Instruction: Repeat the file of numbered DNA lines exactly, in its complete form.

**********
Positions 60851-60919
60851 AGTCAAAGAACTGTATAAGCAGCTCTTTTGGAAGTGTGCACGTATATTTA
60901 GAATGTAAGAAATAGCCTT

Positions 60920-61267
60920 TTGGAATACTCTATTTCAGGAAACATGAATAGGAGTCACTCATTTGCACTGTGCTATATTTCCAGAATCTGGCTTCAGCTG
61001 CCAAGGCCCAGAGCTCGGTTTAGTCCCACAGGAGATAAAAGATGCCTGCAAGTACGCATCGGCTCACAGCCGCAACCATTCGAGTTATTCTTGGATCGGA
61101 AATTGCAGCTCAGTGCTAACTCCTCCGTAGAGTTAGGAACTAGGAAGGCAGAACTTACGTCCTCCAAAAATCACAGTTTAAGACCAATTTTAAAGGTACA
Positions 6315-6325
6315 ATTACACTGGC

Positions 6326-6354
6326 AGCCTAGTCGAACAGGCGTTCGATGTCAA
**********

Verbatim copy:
Positions 60851-60919
60851 AGTCAAAGAACTGTATAAGCAGCTCTTTTGGAAGTGTGCACGTATATTTA
60901 GAATGTAAGAAATAGCCTT

Positions 60920-61267
60920 TTGGAATACTCTATTTCAGGAAACATGAATAGGAGTCACTCATTTGCACTGTGCTATATTTCCAGAATCTGGCTTCAGCTG
61001 CCAAGGCCCAGAGCTCGGTTTAGTCCCACAGGAGATAAAAGATGCCTGCAAGTACGCATCGGCTCACAGCCGCAACCATTCGAGTTATTCTTGGATCGGA
61101 AATTGCAGCTCAGTGCTAACTCCTCCGTAGAGTTAGGAACTAGGAAGGCAGAACTTACGTCCTCCAAAAATCACAGTTTAAGACCAATTTTAAAGGTACA
Positions 6315-6325
6315 ATTACACTGGC

Positions 6326-6354
6326 AGCCTAGTCGAACAGGCGTTCGATGTCAA